Whereto our health is bound; we're not ourselves,
When nature, being opprest, commands the mind
To luifer with the body. I'll forbear ;
And am fall’n out with my more headier wille
To take the indispos'd and fickly fit
For the found man.

SCENE XI. UN KINDNES S. Thy sister's naught; oh Regan, she hath tied Sharp-tooth'd unkindness, like a vulture here.

[Points to his beart.

Scene XII. Offences mistaken.
All's not offence that indiscretion (9) finds,
And dotage terms fo.
VOL. II.
G

Rising (9) Finds Finds is an allusion to a jury's verdict : and the word so relates to that as well as to torms. We meet with the very same expression in Hamlet, Act 5. Sc. I.

Why, 'tis found so.
Shakespear uses the word in this sense in other places ;

The coroner bath fat on her, and finds it christian burial. Ib.

Rising Pafron,
I pr’ythee, daughter, do not make me mad,
I will not trouble thee, my child. Farewel ;
We'll no more meet, no more fee one another;
But yet thou art my flesh, my blood, my daughter,
Or rather a disease that's in

my

feth,
Which I must needs call mine ; thou art a bile,
A plague-fore, or imbofled carbuncle,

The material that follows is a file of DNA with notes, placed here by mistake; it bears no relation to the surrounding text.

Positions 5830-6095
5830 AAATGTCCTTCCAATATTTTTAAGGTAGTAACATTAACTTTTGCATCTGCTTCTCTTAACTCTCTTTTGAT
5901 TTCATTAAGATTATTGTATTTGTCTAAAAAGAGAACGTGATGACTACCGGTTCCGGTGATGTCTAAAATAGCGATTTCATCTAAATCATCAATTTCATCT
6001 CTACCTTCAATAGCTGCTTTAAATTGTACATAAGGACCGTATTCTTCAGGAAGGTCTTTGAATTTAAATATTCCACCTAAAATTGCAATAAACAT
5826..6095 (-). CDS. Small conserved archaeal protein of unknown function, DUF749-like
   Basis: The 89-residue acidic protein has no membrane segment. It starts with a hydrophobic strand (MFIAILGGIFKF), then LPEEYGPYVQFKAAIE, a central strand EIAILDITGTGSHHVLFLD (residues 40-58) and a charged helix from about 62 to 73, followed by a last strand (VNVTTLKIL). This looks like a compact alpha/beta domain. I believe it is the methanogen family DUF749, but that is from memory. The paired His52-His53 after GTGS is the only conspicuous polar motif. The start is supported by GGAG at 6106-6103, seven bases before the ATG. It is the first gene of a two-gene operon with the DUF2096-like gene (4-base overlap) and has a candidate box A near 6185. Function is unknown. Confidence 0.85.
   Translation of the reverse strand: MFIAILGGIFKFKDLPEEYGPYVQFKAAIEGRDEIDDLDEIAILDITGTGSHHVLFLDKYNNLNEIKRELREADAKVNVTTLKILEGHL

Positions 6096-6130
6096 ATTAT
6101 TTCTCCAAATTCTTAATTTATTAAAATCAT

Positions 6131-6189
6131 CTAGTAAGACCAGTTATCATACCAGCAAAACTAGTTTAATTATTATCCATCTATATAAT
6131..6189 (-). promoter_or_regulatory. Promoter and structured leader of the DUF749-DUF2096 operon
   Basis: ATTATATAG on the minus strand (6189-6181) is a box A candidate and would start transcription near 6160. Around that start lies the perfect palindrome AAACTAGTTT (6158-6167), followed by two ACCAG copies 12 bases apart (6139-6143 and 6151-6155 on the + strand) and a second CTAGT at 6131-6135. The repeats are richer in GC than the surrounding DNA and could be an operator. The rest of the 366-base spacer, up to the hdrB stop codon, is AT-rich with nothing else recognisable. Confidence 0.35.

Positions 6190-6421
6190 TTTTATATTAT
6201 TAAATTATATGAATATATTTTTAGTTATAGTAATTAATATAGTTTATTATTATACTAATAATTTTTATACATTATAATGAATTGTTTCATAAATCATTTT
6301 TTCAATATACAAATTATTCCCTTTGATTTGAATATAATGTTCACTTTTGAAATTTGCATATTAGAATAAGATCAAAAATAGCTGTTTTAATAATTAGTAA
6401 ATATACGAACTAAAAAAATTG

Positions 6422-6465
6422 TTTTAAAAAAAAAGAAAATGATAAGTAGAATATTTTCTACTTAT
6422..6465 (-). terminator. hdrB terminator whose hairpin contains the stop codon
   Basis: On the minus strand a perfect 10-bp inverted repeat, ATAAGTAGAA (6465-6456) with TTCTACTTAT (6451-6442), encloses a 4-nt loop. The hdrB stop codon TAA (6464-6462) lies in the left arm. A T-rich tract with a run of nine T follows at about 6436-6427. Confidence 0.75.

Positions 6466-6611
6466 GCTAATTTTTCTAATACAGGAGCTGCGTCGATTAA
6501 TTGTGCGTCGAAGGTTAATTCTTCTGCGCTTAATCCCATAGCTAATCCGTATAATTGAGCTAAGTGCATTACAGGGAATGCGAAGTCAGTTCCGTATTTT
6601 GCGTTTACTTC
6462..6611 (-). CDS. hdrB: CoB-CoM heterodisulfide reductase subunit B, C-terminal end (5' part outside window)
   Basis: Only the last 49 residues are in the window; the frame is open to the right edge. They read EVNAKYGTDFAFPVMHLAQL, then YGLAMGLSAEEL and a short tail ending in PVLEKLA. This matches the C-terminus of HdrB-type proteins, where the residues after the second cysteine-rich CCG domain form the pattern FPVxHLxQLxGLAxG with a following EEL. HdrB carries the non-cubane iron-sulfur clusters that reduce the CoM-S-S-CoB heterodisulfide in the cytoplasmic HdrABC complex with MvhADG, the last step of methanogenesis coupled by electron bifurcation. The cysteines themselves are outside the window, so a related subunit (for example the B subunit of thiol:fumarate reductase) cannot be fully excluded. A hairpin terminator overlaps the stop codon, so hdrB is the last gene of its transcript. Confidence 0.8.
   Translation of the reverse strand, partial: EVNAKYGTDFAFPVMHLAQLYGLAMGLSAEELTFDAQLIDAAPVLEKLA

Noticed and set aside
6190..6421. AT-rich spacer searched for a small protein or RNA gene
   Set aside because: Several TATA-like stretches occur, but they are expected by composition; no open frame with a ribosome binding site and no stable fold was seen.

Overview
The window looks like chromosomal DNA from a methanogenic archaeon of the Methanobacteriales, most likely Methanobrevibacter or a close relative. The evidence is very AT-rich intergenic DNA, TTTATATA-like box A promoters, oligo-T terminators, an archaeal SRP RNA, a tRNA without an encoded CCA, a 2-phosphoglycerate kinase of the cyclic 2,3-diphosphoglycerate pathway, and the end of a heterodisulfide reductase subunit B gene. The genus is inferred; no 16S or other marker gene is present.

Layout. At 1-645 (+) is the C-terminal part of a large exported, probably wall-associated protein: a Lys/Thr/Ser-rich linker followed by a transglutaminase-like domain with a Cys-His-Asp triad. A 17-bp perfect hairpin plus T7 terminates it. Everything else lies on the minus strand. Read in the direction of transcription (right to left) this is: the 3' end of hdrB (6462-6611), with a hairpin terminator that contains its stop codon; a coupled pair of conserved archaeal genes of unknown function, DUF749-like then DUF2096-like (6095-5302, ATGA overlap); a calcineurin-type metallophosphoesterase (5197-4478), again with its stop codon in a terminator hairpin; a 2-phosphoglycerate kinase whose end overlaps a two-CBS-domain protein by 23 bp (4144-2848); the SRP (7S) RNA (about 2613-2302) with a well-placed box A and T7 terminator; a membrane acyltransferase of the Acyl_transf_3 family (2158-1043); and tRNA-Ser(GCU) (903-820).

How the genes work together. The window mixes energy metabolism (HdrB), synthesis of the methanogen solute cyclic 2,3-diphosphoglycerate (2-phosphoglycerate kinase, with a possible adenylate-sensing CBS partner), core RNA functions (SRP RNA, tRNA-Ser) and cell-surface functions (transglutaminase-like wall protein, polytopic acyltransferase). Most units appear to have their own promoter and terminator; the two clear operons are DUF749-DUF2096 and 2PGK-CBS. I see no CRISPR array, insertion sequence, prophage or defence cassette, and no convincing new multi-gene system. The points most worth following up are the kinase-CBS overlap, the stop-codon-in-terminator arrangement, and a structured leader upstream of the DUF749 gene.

In my corrupted blood; but I'll not chide thee.
Let shame come when it will, I do not call it;
I do not bid the thunder-bearer shoot,
Nor tell tales of thee to high-judging Jove.

The Neceffaries of Life, few.
(10) O, reafon not the need : our baseft beggars
Are in the poorest things fuperfluous;
Allow not nature more than nature needs,
Man's life is cheap as beasts.

Lear

As

you like it. A. 4. S. 2. Leander was drown'd, and the foolish chrniciers (perhaps corners] of that age found it was---

---Hero of Sestos.'' Edwards.

(10) O reafon, &c. The poets abound with sentiments similar to this : take the two following potages from Lucretius and Lucan.

O wretched man, in what a mift of life,
Inclos'd with dangers, and beset with strife,
He spends his little span, and over-feeds
His cram'd desires with more than nature needs.
For nature wisely Itints our appetite,